This Stanley Cup Final matchup is full of great story lines: The Penguins’ quest to be the first team to repeat since the Detroit Red Wings in 1997 and 1998. P.K. Subban’s response to the ridiculous criticisms that he’s weak defensively and that his “clown” antics will get in the way of winning hockey games. Nashville’s amazingly, wonderfully bonkers fans. The oddly ubiquitous presence of yellow in a Stanley Cup Final.
Pittsburgh Penguins [111 points] vs. Nashville Predators [94 points]
Prediction: Penguins (52.0%)
We think the most interesting and most important story line is a twist on the old cliché that defense wins championships. During both the regular season and playoffs Pittsburgh led the league in offense. And now that Nashville’s top four defenseman—Subban, Roman Josi, Mattias Ekholm, and Ryan Ellis—are healthy, the Predators counter with the best blue line corps in the league. A classic best offense versus best defense match-up.
We think the offense vs. defense match-up, and probably the outcome of the series, revolves around whether Nashville will be able to execute its core game plan of suppressing the number of high danger scoring chances that Crosby, Malkin, Kessel, and the rest of Pittsburgh’s shot quality-over-quantity offense thrives on.
The reason it’s so pivotal is Nashville goalie Pekka Rinne. He’s a frontrunner for the Conn Smythe as playoff MVP, and no doubt he’s a big reason the Predators have made it two rounds further than they ever did before trading the serious and hard nosed Shea Weber for the fun-loving Subban. But Rinne’s Achilles’ heel is high danger scoring chances. Sure, by definition, all goalies do worse against high danger scoring chances than regular shots—that’s the definition of high danger chances. But Rinne struggles with them much more than most. During the regular season, out of 41 goalies with 1500+ minutes, Rinne had the fifth-worst high danger chance save percentage in all situations, at 77.97%, per corsica.hockey.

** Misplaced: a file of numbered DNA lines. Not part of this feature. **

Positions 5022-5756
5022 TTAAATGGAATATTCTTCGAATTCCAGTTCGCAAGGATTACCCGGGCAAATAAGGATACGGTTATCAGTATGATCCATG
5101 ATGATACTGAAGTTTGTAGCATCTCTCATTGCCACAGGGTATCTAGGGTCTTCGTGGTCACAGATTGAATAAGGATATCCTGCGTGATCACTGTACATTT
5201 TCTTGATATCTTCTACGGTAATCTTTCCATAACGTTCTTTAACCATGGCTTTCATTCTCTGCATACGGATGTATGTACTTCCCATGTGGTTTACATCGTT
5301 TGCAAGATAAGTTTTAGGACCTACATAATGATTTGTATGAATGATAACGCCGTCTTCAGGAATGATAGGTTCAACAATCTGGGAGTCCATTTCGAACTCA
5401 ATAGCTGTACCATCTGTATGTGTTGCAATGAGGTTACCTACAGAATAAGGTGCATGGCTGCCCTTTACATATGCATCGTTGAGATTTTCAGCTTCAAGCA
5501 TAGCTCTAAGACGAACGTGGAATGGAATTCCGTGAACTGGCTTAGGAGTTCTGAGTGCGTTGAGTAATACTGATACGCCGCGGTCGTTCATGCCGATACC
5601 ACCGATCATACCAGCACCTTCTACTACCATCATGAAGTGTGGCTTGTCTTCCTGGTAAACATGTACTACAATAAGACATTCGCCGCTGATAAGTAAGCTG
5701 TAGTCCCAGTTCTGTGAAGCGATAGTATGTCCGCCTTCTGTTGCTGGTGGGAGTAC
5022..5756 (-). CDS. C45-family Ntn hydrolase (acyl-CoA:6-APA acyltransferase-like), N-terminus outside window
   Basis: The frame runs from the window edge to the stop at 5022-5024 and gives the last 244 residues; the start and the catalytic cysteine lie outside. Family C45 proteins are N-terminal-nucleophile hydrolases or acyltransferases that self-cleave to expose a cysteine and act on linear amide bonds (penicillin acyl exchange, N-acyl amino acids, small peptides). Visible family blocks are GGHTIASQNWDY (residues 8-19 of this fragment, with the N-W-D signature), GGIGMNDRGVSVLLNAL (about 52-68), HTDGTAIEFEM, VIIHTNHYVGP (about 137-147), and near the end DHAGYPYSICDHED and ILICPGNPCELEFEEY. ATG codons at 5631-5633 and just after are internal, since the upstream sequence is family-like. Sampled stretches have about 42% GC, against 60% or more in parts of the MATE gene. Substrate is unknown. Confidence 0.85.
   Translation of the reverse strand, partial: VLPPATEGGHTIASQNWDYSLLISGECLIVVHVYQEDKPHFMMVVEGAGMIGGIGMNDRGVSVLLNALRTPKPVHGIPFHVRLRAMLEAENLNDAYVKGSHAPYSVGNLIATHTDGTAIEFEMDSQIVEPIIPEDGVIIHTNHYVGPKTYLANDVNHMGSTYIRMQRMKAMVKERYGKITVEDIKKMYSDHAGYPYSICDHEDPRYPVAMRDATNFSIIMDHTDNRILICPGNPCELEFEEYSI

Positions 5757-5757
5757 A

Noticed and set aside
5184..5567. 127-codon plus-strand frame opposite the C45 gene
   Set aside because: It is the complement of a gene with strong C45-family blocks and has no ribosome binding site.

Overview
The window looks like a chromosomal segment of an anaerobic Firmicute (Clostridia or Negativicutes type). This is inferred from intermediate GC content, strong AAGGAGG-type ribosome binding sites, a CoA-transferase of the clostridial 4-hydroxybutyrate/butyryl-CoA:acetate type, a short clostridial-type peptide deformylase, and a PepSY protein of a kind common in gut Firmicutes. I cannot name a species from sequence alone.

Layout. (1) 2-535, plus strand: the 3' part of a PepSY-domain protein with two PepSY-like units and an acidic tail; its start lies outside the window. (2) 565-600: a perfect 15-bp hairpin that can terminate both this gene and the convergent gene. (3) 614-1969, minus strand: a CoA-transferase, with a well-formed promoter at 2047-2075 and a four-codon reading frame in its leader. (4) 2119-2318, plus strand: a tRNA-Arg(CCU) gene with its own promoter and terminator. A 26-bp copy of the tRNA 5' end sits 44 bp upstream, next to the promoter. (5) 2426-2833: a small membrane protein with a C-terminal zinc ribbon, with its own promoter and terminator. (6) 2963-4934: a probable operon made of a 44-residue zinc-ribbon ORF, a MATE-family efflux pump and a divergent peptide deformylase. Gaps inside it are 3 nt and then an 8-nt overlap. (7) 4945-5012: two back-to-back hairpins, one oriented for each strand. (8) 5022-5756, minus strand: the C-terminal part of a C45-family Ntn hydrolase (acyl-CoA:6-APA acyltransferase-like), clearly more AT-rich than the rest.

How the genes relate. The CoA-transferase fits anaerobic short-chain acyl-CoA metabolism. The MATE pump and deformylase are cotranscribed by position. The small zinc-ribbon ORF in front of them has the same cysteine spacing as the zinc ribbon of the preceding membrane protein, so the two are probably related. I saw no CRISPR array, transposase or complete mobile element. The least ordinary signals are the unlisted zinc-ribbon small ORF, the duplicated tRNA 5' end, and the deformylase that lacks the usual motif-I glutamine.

So far in the playoffs, Rinne’s high danger save percentage in all situations has been a ridiculous 89.93% (data courtesy of naturalstattrick.com). But that’s just not sustainable—the highest high danger save percentage in the league in the regular season was Sergei Bobrovsky’s 85.41%. Rinne’s been on fire, but Nashville can’t bank on that hot streak continuing.
So the key for Nashville is keeping the Penguins from getting too many of those top-notch chances. Unfortunately for the Preds, Pittsburgh racked up high danger scoring chances like they were going out of style. During the regular season they were top-ranked at 13.05 per 60 minutes. To make matters worse for Nashville, the Penguins’ shooting percentage on those high danger chances was fourth in the league at 14.92.
Fortunately for Nashville, their defense, possibly because of Rinne’s struggles, is built around preventing just those types of quality chances. During the regular season the Preds allowed the fourth-fewest high danger chances, at a stingy 9.34 per 60 minutes.
The Final is going to come down to which team can impose its style of play. Our model says this one is perilously close to a coin toss. The model gives Pittsburgh a big boost from its 17 more regular season points, and its solid advantage in high danger scoring chance differential (+112 versus +36 for Nashville), but that’s offset a little by Nashville’s one more point over the last 25 games of the regular season and the Predators' slightly better penalty kill (80.8% vs. 79.8%). The last two of the variables in our model, ESVA Corsi and our DOHA luck score were almost a wash.
Crunching the numbers, the model says the Penguins have a 52.0% chance of raising the Cup for the second consecutive year. But maybe if the Preds can keep the Penguins’ offensive stars far enough away from Rinne, they can buck the odds and bring Lord Stanley's Cup to Music City for the first time.
If you want to know which city the kids think will be hosting a victory parade, you can find out here.
The Department of Hockey Analytics employs advanced statistical methods and innovative approaches to better understand the game of hockey. Its three founders are Ian Cooper, a lawyer, former player agent and Wharton Business School graduate; Dr. Phil Curry, a professor of economics at the University of Waterloo; and IJay Palansky, a litigation partner at the law firm of Armstrong Teasdale, former high-stakes professional poker player, and Harvard Law School graduate. Please visit us online at www.depthockeyanalytics.com
Dr. Mikal Skuterud is a professor of economics at the University of Waterloo.